Engineered fireplaces consist of a fireplace and chimney which are engineered to go together and therefore must be installed together, along with the specified flashing, raincap, and other mandated components. The installation must be made by a professional within the recommended clearances and setbacks. Some engineered fireplaces are called zero clearance which means they can be set close to combustible materials. This means they can go almost anywhere you would like a fireplace in your cottage. Some engineered fireplaces can be joined to your ductwork so that excess heat created by the fireplace can be distributed throughout the entire cottage with a built in fan, rather than making one room too hot through the high efficiency.
The lifetime of an engineered fireplace is shorter than that of a well built masonry fireplace. These prefabricated units will eventually wear out and will have to be replaced with a new unit. The cost of doing this will include dismantling and rebuilding some stonework or whatever material your surround is constructed from. However during their lifetime they will not rob your cottage of heat as a masonry fireplace will and will be an excellent alternative heat source during power failures.
Functionally it is important to have a fireplace that draws well. The height of the chimney is the main culprit of a chimney that does not draw well. When a chimney does not draw well, lighting a fire is not easy and puffs of smoke are sucked into the room when you open the door to put another log on the fire. The chimney should rise at least two feet above any ridge that is within ten feet of the chimney. Having your installer put another extension on the chimney could solve the problem of a fireplace not drawing well.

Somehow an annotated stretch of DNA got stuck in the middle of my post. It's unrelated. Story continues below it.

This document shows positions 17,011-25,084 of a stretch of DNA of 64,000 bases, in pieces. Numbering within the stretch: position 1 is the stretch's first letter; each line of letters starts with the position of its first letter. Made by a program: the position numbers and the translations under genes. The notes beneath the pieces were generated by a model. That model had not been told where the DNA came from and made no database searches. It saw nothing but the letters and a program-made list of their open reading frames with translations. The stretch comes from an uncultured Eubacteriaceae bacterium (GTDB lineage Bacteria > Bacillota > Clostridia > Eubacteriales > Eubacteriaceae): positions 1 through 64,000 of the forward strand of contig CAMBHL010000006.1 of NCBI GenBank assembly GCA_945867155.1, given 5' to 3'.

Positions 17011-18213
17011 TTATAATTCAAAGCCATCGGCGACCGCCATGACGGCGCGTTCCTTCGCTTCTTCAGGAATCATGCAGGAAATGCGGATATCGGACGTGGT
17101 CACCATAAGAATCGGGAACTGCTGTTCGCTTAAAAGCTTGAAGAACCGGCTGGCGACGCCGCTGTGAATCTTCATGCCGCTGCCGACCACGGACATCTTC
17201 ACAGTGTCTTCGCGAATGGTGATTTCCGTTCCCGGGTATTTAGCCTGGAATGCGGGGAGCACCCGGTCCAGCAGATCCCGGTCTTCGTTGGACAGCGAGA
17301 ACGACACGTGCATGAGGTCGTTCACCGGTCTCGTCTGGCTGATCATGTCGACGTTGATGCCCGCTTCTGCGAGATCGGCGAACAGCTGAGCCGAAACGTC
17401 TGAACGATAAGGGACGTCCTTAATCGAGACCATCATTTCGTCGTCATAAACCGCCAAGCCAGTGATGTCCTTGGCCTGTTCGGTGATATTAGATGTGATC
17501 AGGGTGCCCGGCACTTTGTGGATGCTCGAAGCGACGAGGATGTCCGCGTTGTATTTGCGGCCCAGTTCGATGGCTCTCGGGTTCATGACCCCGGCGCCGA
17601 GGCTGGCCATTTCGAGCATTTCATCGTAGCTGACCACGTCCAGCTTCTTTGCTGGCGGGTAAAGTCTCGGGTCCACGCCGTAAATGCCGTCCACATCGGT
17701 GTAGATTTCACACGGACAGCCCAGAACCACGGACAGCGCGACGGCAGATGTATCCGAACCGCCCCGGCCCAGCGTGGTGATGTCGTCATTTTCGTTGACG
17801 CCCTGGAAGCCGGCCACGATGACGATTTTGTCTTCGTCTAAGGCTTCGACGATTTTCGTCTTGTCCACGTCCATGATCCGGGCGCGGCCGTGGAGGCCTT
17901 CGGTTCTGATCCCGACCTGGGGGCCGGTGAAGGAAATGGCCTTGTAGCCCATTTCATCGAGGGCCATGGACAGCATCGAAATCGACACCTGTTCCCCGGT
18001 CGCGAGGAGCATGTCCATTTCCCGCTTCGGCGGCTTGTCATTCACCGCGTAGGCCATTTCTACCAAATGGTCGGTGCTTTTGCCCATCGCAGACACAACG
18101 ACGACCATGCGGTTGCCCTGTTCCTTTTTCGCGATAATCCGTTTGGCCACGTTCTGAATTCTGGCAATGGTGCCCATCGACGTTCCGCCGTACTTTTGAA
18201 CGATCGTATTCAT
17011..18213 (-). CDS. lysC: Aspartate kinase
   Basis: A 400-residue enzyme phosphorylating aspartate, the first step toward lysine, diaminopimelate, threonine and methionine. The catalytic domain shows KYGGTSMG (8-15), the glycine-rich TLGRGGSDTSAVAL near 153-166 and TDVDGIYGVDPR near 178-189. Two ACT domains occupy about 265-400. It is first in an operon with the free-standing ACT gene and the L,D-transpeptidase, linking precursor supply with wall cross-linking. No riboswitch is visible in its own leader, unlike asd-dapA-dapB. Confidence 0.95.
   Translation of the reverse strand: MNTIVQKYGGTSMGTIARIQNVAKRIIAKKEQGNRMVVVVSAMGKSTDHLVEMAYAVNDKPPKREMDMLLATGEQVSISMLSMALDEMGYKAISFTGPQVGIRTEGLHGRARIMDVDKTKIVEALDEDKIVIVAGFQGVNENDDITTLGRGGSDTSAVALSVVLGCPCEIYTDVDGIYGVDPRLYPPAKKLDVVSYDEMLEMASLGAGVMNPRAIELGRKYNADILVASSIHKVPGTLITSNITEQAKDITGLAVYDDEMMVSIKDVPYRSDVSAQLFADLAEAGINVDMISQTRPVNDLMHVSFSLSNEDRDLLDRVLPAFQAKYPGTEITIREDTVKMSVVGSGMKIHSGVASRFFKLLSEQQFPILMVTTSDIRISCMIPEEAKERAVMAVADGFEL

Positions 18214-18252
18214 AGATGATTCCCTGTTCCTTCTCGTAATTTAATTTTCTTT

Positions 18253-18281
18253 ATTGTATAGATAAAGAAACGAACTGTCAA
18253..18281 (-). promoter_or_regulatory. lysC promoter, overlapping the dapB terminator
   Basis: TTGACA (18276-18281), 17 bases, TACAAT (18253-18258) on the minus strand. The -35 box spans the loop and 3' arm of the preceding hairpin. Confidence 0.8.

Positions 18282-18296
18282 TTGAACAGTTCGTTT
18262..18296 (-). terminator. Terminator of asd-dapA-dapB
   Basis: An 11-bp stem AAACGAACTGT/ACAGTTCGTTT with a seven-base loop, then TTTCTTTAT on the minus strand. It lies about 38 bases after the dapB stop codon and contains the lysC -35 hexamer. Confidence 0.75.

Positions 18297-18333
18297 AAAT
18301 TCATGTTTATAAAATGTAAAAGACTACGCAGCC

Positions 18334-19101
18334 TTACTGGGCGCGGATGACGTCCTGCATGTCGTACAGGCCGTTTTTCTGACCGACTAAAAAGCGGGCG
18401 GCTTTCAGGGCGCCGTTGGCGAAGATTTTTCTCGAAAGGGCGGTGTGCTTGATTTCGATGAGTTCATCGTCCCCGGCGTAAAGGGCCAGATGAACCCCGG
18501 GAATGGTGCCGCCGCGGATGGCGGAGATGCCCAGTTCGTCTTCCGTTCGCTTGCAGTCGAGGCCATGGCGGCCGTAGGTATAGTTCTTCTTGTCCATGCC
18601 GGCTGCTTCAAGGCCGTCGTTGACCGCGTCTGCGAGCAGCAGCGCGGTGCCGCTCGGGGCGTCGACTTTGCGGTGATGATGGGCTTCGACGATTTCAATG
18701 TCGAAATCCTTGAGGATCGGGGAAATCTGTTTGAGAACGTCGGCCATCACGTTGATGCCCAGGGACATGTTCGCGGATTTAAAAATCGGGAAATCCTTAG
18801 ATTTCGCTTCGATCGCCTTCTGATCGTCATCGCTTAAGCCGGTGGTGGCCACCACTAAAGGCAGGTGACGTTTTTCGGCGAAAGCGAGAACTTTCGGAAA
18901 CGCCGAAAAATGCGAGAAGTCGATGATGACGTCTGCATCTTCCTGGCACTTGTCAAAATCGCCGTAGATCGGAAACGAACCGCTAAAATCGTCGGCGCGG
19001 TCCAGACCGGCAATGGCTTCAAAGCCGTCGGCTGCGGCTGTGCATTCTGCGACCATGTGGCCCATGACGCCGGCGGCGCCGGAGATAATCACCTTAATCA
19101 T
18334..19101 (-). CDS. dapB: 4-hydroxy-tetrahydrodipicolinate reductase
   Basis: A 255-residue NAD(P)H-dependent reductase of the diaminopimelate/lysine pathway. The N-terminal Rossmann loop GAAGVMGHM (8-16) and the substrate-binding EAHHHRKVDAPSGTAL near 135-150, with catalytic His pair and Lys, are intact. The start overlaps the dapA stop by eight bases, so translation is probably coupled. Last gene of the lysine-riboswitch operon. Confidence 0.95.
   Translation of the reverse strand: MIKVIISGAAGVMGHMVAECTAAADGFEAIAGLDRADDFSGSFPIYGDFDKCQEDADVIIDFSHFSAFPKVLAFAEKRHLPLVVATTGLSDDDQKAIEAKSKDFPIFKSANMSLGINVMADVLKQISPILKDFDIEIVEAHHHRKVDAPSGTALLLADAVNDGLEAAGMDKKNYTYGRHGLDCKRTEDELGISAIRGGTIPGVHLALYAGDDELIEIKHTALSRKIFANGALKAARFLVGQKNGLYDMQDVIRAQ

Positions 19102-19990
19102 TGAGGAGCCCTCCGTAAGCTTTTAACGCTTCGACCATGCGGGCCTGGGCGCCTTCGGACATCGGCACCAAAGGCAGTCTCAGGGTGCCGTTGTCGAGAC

The walls of the chimney that rise above the roof can be finished with a number of different materials, such as brick, stone, metal or wood. In the case of a stove or an engineered fireplace, there would be a chimney pipe rising through the roof and to make it more attractive, a chase would be built around it, which could be clad in wood, stone, brick, or metal. This would make this chimney pipe appear to be a traditional chimney.
There are many different ways in which you can construct the fireplace surround. Stone is likely the most common choice of material used in Muskoka. There are many kinds colours and designs of stonework to choose from. Muskoka granite is popular, as is river stone. A combination of stone with wood is another common choice.
Be aware when choosing a fireplace surround for an engineered fireplace what effect the design of the engineered unit will have on the look of your final product. For instance the Opal engineered fireplace has a spot above the door and below the vent where stone can be applied, giving it a less vertical appearance than other styles of prefabricated units.
If you plan on having a hearth on which you can sit, remember that this will raise the level at which your mantel will need to be installed. If you have standard eight foot six inch ceilings, there will not be enough room left over the mantel for you to hang a picture. If you do not have some level of hearth, the fire box will be close to the floor and more difficult for you to see from a seated position. Finding the best height for the hearth is a factor you should consider and measure out carefully. If you plan on having a hearth high enough to use as seating, you may want to consider putting warm floor heating coils in it so that is not cold to sit on.
If you plan on hanging a television over the fireplace, make sure you check out all the factors regarding setbacks from the heat source recommended for the television you are purchasing.
The television and the fireplace fight for the centre of interest in the room. Give careful consideration to the placement of both of these important features so that the final result is one that suits your lifestyle.
The gallery of fireplace pictures is to give you ideas and a starting point in the design of your fireplace.